by Anonymous

I’ve spent a lot of time mulling over what my life would be like had I turned out like my cousins, never questioning what I was taught and going straight from education to an arranged marriage. I’ve never come out as an atheist to my family and I do my best to make sure that they never find out. For most ex-Muslims, the consequences of denouncing Islam are physical and emotional abuse, disownment or even death. 

I cemented my fate four years ago by falling in love with an English man. Being in a relationship with a non-Muslim — particularly a white person — is forbidden in the Pakistani community. It’s considered one of the worst things you can do to yourself and your family. It's as if falling in love with a white man is akin to discrediting everything that your family has ever done for you. It’s the sign of a whore; a woman with no self-respect or love for herself. Why would you even want to be with a white man? They get drunk, they use you, cheat on you and then toss you to the curb.

That’s what my mother told me, anyway. I still remember the day she found out about him, you’d think that I’d just confessed to murdering a dozen people. I don’t like to think about that year but I do remember having to block my bedroom door with my bedside table to stop her from coming in and screaming at me. I don’t think a single day went by where she didn’t remind me that I had destroyed her life and that she wished she’d never given birth to me. One thing in particular stuck with me, during an argument she told me that she wished she’d died of cancer instead of our family member so she wouldn’t have to deal with the pain of me messing around with a white guy. I don’t think I’ll ever forgive her for that.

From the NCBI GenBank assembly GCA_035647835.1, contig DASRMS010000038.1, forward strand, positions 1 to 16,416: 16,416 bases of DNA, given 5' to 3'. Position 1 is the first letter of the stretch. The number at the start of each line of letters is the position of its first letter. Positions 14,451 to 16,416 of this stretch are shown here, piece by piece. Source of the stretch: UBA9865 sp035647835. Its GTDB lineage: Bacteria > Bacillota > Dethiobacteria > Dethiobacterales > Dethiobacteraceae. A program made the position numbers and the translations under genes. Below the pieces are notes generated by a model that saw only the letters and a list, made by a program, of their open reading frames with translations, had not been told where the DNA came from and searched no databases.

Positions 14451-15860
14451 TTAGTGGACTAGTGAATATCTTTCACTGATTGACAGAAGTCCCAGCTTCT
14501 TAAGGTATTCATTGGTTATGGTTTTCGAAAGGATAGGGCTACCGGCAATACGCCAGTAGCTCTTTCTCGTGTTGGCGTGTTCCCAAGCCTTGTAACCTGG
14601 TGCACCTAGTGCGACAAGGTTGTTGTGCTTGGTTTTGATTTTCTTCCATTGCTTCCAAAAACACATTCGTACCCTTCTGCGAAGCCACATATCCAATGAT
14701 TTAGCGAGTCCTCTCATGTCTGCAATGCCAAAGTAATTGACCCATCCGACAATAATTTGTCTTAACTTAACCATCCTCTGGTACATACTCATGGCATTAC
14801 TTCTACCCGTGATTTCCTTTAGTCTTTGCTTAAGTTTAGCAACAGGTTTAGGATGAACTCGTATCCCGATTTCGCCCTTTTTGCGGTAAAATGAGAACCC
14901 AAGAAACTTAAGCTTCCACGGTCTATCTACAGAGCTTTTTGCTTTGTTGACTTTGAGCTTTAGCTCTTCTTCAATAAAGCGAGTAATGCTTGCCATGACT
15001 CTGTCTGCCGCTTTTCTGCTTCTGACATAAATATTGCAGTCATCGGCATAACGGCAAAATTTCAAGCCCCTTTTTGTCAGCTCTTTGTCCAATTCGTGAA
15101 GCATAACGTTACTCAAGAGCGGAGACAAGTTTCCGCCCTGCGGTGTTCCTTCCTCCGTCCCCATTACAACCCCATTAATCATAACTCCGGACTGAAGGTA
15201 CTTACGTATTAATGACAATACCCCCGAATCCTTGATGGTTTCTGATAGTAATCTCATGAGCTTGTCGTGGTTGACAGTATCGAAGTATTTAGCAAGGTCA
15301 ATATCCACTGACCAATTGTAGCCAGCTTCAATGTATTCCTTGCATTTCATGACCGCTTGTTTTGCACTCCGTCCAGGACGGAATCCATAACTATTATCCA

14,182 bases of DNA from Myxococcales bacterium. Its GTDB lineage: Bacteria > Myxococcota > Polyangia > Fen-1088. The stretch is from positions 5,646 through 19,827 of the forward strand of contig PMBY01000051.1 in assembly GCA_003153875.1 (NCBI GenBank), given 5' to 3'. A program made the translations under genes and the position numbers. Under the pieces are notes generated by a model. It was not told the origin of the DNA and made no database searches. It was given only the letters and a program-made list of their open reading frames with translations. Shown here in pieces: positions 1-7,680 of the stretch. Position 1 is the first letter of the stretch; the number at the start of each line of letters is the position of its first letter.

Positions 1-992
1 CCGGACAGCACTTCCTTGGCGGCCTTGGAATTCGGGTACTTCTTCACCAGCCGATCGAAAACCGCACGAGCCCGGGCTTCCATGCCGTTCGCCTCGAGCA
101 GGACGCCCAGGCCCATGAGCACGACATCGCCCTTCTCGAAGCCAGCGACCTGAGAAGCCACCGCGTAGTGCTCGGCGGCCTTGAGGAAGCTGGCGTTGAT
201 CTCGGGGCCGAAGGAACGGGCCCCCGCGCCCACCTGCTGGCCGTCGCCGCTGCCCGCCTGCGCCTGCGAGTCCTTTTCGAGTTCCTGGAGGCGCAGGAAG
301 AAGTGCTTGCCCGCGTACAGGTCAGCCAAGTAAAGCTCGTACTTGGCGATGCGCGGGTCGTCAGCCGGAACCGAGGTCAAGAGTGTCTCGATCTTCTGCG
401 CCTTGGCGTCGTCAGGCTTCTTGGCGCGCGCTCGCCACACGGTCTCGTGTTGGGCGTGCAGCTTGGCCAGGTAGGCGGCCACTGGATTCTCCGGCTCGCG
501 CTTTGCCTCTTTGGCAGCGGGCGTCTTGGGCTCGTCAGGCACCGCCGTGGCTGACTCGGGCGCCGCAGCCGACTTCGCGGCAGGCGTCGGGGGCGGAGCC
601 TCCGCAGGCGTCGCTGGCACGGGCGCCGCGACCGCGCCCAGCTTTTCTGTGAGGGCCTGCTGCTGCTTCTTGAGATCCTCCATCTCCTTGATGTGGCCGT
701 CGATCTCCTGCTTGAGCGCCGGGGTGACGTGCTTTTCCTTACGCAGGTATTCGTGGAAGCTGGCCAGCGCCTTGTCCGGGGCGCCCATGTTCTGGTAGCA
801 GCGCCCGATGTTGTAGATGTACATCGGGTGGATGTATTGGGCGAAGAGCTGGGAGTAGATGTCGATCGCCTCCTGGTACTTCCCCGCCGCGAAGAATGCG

There have been moments where I’ve wondered if what I was doing was actually as bad as she made it out to be. I always came back to the same conclusion: there was nothing wrong with my love for this man, it made me happy, it was beautiful and it was the oppressive stance of religion and culture that was to blame. I did my best to get through that year but eventually ended up trying to take my own life.

I realised that it was an impossible situation and that I couldn’t maintain my mental health let alone higher education. I gave in to her constant begging to leave him and told her that we had broken up. My mother was satisfied and life got a bit better for me. In reality, we were still very much together and two years ago we got engaged. I remember sitting outside a bar a few hours after our engagement, looking down at my ring and realising how bad my situation actually was. There was no way my family were going to accept this and the reality of getting disowned - or worse - kicked in.

My fiancé asked me if I was going to move down after I was finished with my degree. I said yes but reminded him it was impossible for me, an unmarried Pakistani woman, to move away from the family home. No woman in my family has done that, not even for university. My two options were to either lie or come clean. I couldn’t tell them the truth whilst living under their roof because I was scared of the consequences and I couldn’t deal with the emotionally abusive fallout either.

So my fiancé and I eventually decided to put together a lie that would enable me to safely move out and then come out to my family on my own terms, without fear of physical abuse. It’s taken us months of careful planning, even enlisting the help of our friends to help with certain logistics. I’m moving fairly soon and the thought of my family potentially finding out that I’ve been lying has made me physically sick. I feel like I’m in some sort of anxiety-ridden state of purgatory where my personal wellbeing relies solely on my family believing the lies I’ve told them. And for what? My right to leave home, live with my fiancé and live my life the way I please? None of this should have to be so difficult, and it should certainly not be a reason for being disowned. It shouldn't be this hard or scary and nobody should be fearful of their love for someone to the point of wondering whether they’ll end up dead because of it. 

I’m not sure what will happen if I get caught out, but I’m grateful that if the worst does happen, I’ve gone out fighting for my freedom and my right to love whoever I choose. My fiancé reminded me that if this was the other way round and it was his family that opposed our relationship so strongly then it would be seen as completely unacceptable. I have to agree that in our collective quest to stamp out racism and achieve equality, we’ve forgotten about people like me who have to fight for their rights and freedom from the other side. I’m hopeful though that one day my sacrifices and the sacrifices of other ex-Muslims will help lead the way for a more accepting and tolerant generation.